Pure Ancient Masonry

‘A body without a soul?’ 

Pure Ancient Masonry consists of Three Degrees and no more, including the Order of the Royal Arch  

This series is a tribute the late W.Bro Rodney Lister Bass OBE, Provincial Grand Master/Grand Superintendent Essex, 2015-2020.

His leadership and guiding light, invited us to;

(i) enjoy our Freemasonry;
(ii) attract others to the Craft; and
(iii) for us [as Freemasons] to engage with our communities.

He had devoted fifty years as an elected representative in local government In January 2018, he attended a lecture titled, ‘Freemasonry an Advanced form of Citizenship’ and in response, indicated his respect for the proposition.

Gerald Reilly begins a new thought-provoking series on ‘conjoined’ Masonry and ‘the soul of the body Masonic’.  The four-part series will consider the defining characteristics, lessons and benefits of Three Degrees, the Order of the Royal Arch and when conjoined, Pure Ancient Masonry.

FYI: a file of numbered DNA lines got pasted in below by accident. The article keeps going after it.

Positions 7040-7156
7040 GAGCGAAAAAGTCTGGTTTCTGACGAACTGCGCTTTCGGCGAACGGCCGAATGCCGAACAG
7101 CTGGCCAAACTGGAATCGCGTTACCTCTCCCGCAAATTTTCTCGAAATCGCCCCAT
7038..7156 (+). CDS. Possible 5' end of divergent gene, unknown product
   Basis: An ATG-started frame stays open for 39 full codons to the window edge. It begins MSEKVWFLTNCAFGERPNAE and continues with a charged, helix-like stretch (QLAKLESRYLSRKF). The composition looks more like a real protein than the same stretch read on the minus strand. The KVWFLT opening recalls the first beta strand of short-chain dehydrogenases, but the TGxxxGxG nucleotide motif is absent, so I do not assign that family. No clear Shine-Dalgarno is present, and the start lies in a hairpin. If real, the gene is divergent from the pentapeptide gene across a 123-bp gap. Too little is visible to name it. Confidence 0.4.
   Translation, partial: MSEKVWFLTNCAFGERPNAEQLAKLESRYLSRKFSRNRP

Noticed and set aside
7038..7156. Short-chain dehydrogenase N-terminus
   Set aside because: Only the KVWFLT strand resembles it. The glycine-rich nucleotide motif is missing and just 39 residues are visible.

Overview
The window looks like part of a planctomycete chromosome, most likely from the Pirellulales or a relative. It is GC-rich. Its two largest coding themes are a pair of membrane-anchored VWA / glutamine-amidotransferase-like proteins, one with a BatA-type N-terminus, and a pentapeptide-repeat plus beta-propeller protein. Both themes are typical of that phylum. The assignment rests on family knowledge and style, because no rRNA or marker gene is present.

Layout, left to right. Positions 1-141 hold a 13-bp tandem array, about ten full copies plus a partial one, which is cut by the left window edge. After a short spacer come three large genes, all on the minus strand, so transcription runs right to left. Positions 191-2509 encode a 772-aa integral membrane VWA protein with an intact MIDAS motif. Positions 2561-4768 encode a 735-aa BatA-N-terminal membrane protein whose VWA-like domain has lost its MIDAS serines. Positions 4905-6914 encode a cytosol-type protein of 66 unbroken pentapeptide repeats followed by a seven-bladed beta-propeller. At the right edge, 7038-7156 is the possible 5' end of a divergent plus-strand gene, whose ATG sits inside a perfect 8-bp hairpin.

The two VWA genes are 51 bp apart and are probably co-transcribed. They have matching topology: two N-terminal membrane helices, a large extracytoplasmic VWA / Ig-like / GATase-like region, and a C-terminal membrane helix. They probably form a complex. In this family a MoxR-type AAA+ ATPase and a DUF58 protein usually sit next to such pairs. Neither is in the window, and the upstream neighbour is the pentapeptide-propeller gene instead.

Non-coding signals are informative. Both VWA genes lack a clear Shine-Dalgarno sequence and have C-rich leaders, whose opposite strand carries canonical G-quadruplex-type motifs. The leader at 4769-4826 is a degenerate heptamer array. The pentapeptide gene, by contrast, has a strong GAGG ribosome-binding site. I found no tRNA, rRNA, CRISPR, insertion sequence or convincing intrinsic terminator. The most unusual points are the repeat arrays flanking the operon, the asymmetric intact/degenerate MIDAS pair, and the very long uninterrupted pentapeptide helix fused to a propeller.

This new series will include four parts: 

Part 1. An entering apprentice: Building Better Communities

Part 2. A Fellow of the Craft: Building Better Knowledge

Part 3. A Master: Building Better Character

Part 4. A Companion in Oversight: Building a Better World 

These four ‘building operations’ define the soul of the body Masonic.

To be of any Earthly use, relevant, freemasonries must engage with the world as it is becoming; not, as it is receding. It must address the ‘big questions of life’.

The four-part series will consider the defining characteristics, lessons and benefits of Three Degrees, the Order of the Royal Arch and when conjoined, Pure Ancient Masonry.

This is to be understood as a fraternal Order predicated on freemasonries being an enhanced form of citizenship and ‘building’ per above.

This will be expounded within the contemporary Post Truth genre. Semantics aside (degrees/orders/steps) Pure Ancient Masonry consists of four parts.

These must be experienced as a seamless oneness, between each: why not all in a Lodge opened in four stages?